The exhibition no one has seen – artists talk about managing closures

Digital artist Deborah Kelly raised her hand for six; painter Ben Quilty raised his hand for two. For glass artist Brenden Scott French, it was zero, and so it is for ceramist Honor Freeman. This is the number of days the works of these artists have been shown, before their exhibitions are closed due to lockdowns.

For Caroline Rothwell, the magic number was five – but it’s not five days, it’s five exhibitions.

Although disappointed with the closures, Ben Quilty described himself as “lucky”.

“It’s really sad that people don’t see the work, but I feel lucky that it opened for two days; so many people’s shows have just been completely ruined, ”he told ArtsHub.

It was a sentiment shared by Honor Freeman. “You just have to change your expectations and put everything aside. I was lucky to have a project in the studio. ‘

Although Freeman’s exhibition at the Sabbia Gallery in Sydney is unlikely to be lived, it did have what she describes as a “strange window” between closures when a previous exhibition managed to stay open for its entire duration. at the Hugo Michell Gallery in Adelaide.

“I hang on to that and think how lucky I was,” Freeman said.

Kelly is in a similar situation with the perpetual “closed sign”. His and Rothwell’s work were included in the major multi-site investigative exhibit, The National. It was due to end in late August, but the Sydney lockdown cut it short by a month.

“I haven’t exhibited at the Museum of Contemporary Art Australia (MCA) for 15 years, so this is very important to me,” Kelly said. “And I’ve never exhibited at ACMI (Australia Center for Moving Image) before, so having a solo show – and them to build this amazing setting for my work – was a huge moment.”

Kelly’s exhibition The gods of little things is a large-scale animated collage.

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“I haunted people on Instagram for the eight days it was open – maybe it was only six? I watched children immersed in my room; it was so exciting. I just hope I can see it, ”she added.

Sadly, while the Melbourne lockdown may open, borders with NSW will likely remain closed for the remainder of the show, meaning Kelly will never be celebrating that #irl moment.

This is a situation Rothwell can relate to. “These last two years have potentially been the most important of my career – my first solo regional gallery show was supposed to open in April, but Hazelhurst (Hazelhurst Regional Gallery and Arts Center) then moved it to open on July 26 – the day we came into custody in Sydney – so he’s still there in space, ”Rothwell explained.

“They really supported its reopening, but who knows if, when and how,” she added. Horizon is expected to continue until September 19.

For Rothwell, however, it wasn’t just his Hazelhurst show and The National. She was due to have her first solo exhibition in Asia with the Yavuz Gallery – which had been postponed from last year and was due to take place in April but was closed. No longer a project at the Calyx space of the Royal Botanical Garden, Infinite herbarium, also closed, and a solo exhibition with Tolano Galleries in Melbourne is due to open on September 4 – its first exhibition with the mall since 2017, which has also been postponed from 2020 and is not expected to be open to the public.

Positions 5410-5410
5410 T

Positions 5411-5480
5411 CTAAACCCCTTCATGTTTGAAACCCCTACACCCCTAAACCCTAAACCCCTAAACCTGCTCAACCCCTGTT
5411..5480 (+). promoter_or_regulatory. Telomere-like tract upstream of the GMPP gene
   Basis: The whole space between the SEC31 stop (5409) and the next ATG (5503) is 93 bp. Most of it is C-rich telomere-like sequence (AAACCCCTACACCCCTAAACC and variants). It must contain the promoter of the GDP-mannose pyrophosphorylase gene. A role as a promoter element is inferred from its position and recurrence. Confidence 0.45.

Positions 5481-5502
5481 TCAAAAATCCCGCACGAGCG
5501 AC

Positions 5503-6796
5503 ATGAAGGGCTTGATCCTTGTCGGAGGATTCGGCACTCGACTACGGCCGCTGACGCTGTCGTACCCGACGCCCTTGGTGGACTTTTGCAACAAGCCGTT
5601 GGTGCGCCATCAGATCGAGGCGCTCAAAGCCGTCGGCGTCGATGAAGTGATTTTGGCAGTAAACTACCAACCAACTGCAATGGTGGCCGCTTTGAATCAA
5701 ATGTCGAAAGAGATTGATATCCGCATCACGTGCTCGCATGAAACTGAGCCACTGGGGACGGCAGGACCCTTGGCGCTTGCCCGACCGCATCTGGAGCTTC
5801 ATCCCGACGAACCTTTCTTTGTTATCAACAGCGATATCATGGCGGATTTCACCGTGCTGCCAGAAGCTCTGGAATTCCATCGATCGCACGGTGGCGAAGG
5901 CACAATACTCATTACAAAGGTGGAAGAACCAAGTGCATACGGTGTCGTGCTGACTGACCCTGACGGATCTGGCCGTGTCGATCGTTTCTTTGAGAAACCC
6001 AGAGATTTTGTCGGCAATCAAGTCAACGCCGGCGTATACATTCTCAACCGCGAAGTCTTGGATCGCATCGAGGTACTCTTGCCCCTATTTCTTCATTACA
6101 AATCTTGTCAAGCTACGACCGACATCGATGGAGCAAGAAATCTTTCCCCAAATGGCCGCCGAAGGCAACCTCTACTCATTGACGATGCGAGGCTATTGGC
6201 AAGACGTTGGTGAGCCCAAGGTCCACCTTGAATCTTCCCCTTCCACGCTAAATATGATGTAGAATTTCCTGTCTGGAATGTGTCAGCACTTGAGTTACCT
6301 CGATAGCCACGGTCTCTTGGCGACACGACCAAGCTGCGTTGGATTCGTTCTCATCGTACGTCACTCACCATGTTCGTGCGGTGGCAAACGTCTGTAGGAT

It is five projects that have had the carpet drawn.

Installation view by Brenden Scott French Time loop exhibition, Sabbia Gallery, Sydney. Image provided.

MOMENT LOST IN THE GALLERY CYCLE

There are clearly benefits to being part of a gallery’s artist stable – especially for their collector base right now – but you are one artist among many they represent. This is a solo show, that means your chance to participate in a solo show may only come every two or three years.

One of the problems with expanding exhibitions taken in blockades is that the galleries – whether commercial or public spaces – have a tightly choreographed program.

“They just can’t block the program; maybe they could slow down and hang in there – that’s what happened last year – but they can “hold back indefinitely,” Rothwell said.

With this career opportunity stifled by ‘locked in’ exhibitions, artists must once again join the queue.

Quilty said: “It’s problematic – and the most salient point of all. These exhibits allow conversations with a much larger audience and for curators to see the work. Good curators – they attend these exhibitions to get involved in the work and find ways to put it into a bigger purpose.

He continued, “When I look back on my career, you are not really aware of making a breakthrough, but only in hindsight can you recognize that a body of work has crossed certain boundaries and found. a unique way of telling a story.You can only know when you can assess how the audience reacts to this job and [how] conservatives [react], and none of this can happen.

“We are caught in a stasis. But I still can’t help but think that this is a first world problem, ”Quilty added.

It is a blow to her career that Kelly also feels. “I had curators from four states who came to see Creation at the MCA, all waiting for the situation to change, but they couldn’t see the work.

Kelly had been working on the play for two and a half years. “It’s very, very difficult to hold your head up high. Creation is supposed to tour a number of other sites, but it just might end up all wrapped up in a freight truck that won’t get anywhere. It is set to open at the Newcastle Lock-up next month.